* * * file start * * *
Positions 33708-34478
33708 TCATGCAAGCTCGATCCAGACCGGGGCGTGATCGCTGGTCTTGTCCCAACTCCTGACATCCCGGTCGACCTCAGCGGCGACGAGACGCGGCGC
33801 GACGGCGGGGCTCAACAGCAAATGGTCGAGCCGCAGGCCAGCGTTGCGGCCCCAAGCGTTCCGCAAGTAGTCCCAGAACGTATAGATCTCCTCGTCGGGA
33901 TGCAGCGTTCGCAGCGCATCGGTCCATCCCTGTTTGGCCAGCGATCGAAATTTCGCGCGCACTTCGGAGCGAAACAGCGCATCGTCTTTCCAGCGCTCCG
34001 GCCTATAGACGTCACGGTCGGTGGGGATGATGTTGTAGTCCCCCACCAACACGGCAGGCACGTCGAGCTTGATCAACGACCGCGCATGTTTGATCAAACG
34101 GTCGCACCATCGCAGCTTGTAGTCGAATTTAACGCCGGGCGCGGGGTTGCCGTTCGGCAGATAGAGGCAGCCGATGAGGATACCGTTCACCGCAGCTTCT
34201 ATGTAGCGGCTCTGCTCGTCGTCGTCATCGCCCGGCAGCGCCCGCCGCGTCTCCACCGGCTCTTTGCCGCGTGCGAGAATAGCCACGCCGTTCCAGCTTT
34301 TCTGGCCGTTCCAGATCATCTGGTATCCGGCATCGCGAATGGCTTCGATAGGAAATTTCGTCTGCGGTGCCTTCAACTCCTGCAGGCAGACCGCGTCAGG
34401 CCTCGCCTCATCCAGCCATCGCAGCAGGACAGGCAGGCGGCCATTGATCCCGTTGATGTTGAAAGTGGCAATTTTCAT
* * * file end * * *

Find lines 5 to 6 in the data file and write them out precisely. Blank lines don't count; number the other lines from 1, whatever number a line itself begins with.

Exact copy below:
34001 GCCTATAGACGTCACGGTCGGTGGGGATGATGTTGTAGTCCCCCACCAACACGGCAGGCACGTCGAGCTTGATCAACGACCGCGCATGTTTGATCAAACG
34101 GTCGCACCATCGCAGCTTGTAGTCGAATTTAACGCCGGGCGCGGGGTTGCCGTTCGGCAGATAGAGGCAGCCGATGAGGATACCGTTCACCGCAGCTTCT